Time to Rhyme with Seussical: The Musical

Seussical the musical Redhouse

Seussical: The Musical at The Redhouse

Redhouse Arts Center executive artistic director Stephen Svoboda was suffering near-crippling back pain last week. He was not there for the opening night of Seussical: The Musical, one of three components of the third annual District Festival.

Yet the mammoth production gave every evidence of Svoboda’s demanding attention, with 59 sets of dancing feet, 11 musicians and hundreds of costume changes in one of the smallest performing spaces in Central New York.

As the company prepares for broader vistas, including Carousel at the Mulroy Civic Center’s Carrier Theater in June, and then on to the remodeled Sibley’s department store on South Salina Street, Svoboda seemed to be reminding us again that the 11-year-old experiment in theatrical intimacy was never a limit on his exuberant imagination.

The full two-hour Seussical by Stephen Flaherty and Lynn Ahrens (better known for Ragtime) is seen less often than the truncated Seussical Jr. or Kelly Mitchell’s Dr. Seuss’ The Cat in The Hat seen last spring at Gifford Family Theatre. That’s because the full show draws on as many as 18 Dr. Seuss narratives, not all of which may have been recited at bedtime. That means young audiences might have some difficulty relating one sequence to the next, but Svoboda has worked for clarity as well as abundance, contradictory as they may sound.

Most necessary, of course, is the framing narrative character, the Cat in the Hat, played by a bearded Patrick Burns. The one Equity member in the large cast, Burns does double duty as music director of the show and, indeed, usually carries an electric guitar.

Although the most recognizable Seuss character, the Cat can be the most elastic from one production to another. When the original Broadway box office began to weaken, a series of celebrities took over the role and stretched it in different directions. This invites Svoboda and Burns to give us a slightly subversive Cat who takes the youthful audience into his confidence in his opening number, “Oh, the Thinks You Will Think.”

The youth most often opposite him goes under different names, first as The Kid and then as Jojo (David Griffith), child of the Mayor and Wife of Whoville (Ben Wells and Sammy Underwood). A seventh-grader from East Syracuse-Minoa, young Griffith arrives with plenty of stage experience to beat out the dozens of youngsters in the cast. Svoboda puts Griffith’s well-honed musical skills to good work, especially in “Lost in the Universe,” and as the only character in street clothes he often looks like the sanest member of the company.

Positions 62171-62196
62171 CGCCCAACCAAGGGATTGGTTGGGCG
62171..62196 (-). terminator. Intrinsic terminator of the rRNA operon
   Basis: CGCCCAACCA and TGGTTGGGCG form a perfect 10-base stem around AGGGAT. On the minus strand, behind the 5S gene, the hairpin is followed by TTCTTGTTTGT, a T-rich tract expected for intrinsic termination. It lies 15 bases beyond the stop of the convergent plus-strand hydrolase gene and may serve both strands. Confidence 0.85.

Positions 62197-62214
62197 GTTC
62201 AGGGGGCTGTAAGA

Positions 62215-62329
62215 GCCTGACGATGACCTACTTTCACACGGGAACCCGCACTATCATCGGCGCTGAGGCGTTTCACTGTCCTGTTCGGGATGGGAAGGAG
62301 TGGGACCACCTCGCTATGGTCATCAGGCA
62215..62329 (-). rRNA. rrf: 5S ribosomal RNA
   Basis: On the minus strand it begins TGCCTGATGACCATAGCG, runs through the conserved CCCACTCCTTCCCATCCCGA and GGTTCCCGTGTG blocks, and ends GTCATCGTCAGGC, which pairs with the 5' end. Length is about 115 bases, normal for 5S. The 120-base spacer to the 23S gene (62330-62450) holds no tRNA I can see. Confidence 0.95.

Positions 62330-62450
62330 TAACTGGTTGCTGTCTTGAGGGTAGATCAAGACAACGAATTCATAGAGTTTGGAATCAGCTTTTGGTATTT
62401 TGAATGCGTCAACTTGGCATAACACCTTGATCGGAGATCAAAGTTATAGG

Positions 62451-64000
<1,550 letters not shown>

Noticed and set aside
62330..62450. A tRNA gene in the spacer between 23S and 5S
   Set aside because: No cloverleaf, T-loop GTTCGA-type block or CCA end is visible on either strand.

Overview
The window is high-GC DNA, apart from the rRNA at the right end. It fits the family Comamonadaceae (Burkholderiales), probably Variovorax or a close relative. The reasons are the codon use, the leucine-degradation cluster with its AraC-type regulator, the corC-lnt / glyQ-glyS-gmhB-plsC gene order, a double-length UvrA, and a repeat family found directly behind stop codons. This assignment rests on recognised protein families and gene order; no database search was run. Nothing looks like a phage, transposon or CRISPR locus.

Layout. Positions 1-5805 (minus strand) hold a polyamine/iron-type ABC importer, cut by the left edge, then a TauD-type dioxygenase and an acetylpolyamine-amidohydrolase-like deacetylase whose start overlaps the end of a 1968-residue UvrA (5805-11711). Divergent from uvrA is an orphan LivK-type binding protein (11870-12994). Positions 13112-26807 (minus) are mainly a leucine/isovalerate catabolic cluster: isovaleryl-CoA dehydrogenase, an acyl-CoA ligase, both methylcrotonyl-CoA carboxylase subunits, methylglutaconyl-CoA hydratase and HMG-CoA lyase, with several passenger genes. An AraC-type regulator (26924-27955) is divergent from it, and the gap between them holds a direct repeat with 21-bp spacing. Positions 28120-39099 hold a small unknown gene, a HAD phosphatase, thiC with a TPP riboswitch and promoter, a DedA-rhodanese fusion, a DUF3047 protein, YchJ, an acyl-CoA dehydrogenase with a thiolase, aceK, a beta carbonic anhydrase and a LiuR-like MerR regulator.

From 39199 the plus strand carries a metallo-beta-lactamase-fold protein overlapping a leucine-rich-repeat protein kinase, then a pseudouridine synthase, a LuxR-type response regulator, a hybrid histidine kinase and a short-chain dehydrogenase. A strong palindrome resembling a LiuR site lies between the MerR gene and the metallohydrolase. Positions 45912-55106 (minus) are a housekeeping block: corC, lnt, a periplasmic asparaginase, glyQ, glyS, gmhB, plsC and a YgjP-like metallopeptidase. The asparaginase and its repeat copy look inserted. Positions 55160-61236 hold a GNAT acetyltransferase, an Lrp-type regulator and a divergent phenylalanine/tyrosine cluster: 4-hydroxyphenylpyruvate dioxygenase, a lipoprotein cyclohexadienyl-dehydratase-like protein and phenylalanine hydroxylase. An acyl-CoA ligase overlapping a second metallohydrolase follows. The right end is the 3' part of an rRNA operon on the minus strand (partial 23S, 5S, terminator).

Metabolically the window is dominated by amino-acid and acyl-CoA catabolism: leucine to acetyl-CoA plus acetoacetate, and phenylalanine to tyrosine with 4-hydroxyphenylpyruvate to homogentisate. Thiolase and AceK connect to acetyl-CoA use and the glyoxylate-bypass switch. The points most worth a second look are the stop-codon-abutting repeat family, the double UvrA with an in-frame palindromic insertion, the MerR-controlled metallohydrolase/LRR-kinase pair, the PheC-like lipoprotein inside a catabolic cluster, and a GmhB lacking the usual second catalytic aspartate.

Even though the Grinch (Jason Tarbox) makes a brief appearance, the most recognizable Seuss character is the hapless Horton (company regular Chad Tallon), whose elephantine proportions are implied by a Charlie Brown hat with big ear flaps. When loud-mouthed Mayzie Labird (scene-stealing Julia Goretsky) is abandoned by her lover, she doesn’t want to trouble herself with sitting on the egg long enough to hatch. The steadfast Horton, in greater self-sacrifice than he anticipates, takes on the task for her.

An outcast for his folly, as well as for trying to save speck of dust on a clover, Horton bonds with Gertrude McFuzz (elegant Robin Virginie) and the Sour Kangaroo (powerhouse Debra Thais-Evans).

Among the behind-the-scenes people that have to be thanked are set designer Tim Brown and lighting designer Chuan-Chi Chan for the faux naïf look of the production, not slavishly imitative of Dr. Seuss illustrations but expansions upon them. Add costumer Nikki Delhomme and puppet designer Morgan Kelly to that team.

As with other youthful choruses, director Svoboda has cast students from Arc of Onondaga, who are unobtrusively guided by other cast members.

Svoboda’s Seussical, which has sold out its remaining performances, was the only component of the District Festival’s opening week that the journalists could see. District partner Rarely Done Productions earlier announced Pippin for the time slot, then switched to the madcap review Forbidden Broadway. It is being performed at the Redhouse, but because it is classed as a fund-raiser, we wretches from the press are barred. Meanwhile, Appleseed Productions’ Moon Over Buffalo was slated for the company home at Atonement Lutheran Church. On opening night, however, artistic director C.J. Young cancelled the production because of “circumstances beyond our control.”

The District’s mounting of Moon Over Buffalo continues on Friday, May 8, and Saturday, May 9, 8 p.m., and Sunday, May 10, 2 p.m.; at Appleseed Productions’ home base, the Atonement Lutheran Church, 116 W. Glen Ave. For details, dial 492-9766.

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